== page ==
Hamas fighters blew up a pro-Fatah radio station in Gaza, ambulances were caught in the crossfire and gunmen exchanged heavy fire in deserted streets as a new wave of factional fighting raged yesterday throughout the chaotic coastal territory.
The resurgent violence, which killed four people yesterday and a total of 10 since Thursday, destroyed a brief truce between Fatah and Hamas and forced thousands of Gazans to huddle in their homes to escape the crossfire.
During the fighting, Fatah forces stormed a Hamas-affiliated university and dragged out eight people it said were Iranians helping the militant group.
In a symbol that the two sides had returned to open warfare, their respective radio stations stopped playing songs of national unity and broadcast songs about armed struggle and fighting the enemy.
More than 100 Palestinians have been killed in internal violence since Hamas won parliamentary elections last year and formed a Cabinet. In the wake of the election, Palestinian President Mahmoud Abbas of Fatah took control of the security forces and Hamas established its own militia. The two forces have fought repeatedly in the streets, despite a series of brief truces.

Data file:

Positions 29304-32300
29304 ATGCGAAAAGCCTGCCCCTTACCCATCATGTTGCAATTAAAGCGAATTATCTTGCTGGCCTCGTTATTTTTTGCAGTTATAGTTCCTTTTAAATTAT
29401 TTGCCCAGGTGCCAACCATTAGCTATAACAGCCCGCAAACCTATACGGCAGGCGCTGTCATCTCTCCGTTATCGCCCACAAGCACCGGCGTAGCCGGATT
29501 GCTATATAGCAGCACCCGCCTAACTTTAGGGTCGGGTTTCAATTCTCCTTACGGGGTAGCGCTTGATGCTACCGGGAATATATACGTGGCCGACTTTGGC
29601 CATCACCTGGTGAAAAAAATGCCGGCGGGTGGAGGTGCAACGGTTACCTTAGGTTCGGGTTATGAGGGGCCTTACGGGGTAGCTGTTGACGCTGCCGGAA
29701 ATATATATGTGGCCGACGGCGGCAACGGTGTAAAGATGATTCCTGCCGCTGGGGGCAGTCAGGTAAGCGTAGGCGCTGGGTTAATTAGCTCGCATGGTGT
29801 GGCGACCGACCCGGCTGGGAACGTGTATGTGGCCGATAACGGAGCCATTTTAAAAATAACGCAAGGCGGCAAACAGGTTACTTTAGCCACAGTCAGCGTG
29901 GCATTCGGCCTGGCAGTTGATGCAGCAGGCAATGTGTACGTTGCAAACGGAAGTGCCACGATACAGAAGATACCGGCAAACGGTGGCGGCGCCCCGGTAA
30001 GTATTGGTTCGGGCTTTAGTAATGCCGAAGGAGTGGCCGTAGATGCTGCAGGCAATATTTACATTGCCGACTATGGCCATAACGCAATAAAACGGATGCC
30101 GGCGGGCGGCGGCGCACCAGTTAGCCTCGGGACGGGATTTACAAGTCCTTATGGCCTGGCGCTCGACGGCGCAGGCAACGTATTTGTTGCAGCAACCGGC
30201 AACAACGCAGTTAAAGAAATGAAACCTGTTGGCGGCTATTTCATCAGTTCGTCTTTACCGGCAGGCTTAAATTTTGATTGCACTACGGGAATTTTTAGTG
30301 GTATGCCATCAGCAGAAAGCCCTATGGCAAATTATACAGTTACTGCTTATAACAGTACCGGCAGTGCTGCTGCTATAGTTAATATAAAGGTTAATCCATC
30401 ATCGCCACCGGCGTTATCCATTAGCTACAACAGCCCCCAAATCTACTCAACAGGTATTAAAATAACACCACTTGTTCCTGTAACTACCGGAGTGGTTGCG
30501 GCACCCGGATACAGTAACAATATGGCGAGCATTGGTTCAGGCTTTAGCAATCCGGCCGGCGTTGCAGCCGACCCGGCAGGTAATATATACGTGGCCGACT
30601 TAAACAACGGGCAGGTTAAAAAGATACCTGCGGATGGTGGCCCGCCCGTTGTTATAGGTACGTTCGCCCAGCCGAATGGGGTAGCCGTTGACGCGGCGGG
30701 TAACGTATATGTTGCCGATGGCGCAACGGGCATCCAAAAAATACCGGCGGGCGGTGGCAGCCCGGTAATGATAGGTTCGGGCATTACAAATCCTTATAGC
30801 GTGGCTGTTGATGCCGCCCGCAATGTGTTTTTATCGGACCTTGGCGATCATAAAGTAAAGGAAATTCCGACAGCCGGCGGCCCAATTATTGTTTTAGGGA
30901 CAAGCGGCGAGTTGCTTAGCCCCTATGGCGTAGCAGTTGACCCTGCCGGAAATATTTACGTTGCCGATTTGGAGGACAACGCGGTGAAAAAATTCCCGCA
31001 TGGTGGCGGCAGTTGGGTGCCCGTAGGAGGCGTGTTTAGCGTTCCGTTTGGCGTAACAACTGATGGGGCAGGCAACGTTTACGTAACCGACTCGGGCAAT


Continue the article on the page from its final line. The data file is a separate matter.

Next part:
Egyptian mediators blamed Hamas for violating the latest ceasefire deal by ambushing an official convoy.
Yesterday morning, 50 officers from Abbas' presidential guard surrounded the Hamas-led Interior Ministry and exchanged fire with Hamas gunmen guarding the building.
Outside of Gaza City, Hamas militants launched mortar shells at a Fatah training base in an attack that wounded 30 recruits, security officials said.
The roads of Gaza were nearly empty, sealed off by makeshift roadblocks of rubble and garbage. Only masked security officers, some with hand grenades clipped to their ammunition vests, were visible in the streets.
Fighting in northern Gaza killed two Fatah-affiliated security officers and two Hamas gunmen early yesterday, hospital officials and Hamas said.
Overnight, rival gunmen fought in the streets with mortar shells, rocket-propelled grenades and heavy caliber machine guns.
Muawiya Hassanin of the Palestinian Health Ministry said yesterday morning that 120 people had been wounded since Thursday afternoon.
Ambulances and rescue teams were caught in the crossfire all over Gaza, he said.
Hamas gunmen blew up the Fatah-affiliated Voice of Labor radio station in the northern town of Jebaliya yesterday morning after a five-hour siege, said Rasem Bayri, who heads the Palestinian Federation of Labor Unions.
The Hamas fighters pulled down a Palestinian flag flying on the roof of the building and put up a green Hamas flag, Bayri said.
Meanwhile, Israeli troops killed two armed Palestinians near the West Bank city of Ramallah early yesterday. Palestinian security officials said the men were police officers on a routine patrol.
The army said two armed men in civilian clothes approached troops on an overnight raid, and the soldiers opened fire when the men refused to put down their weapons.
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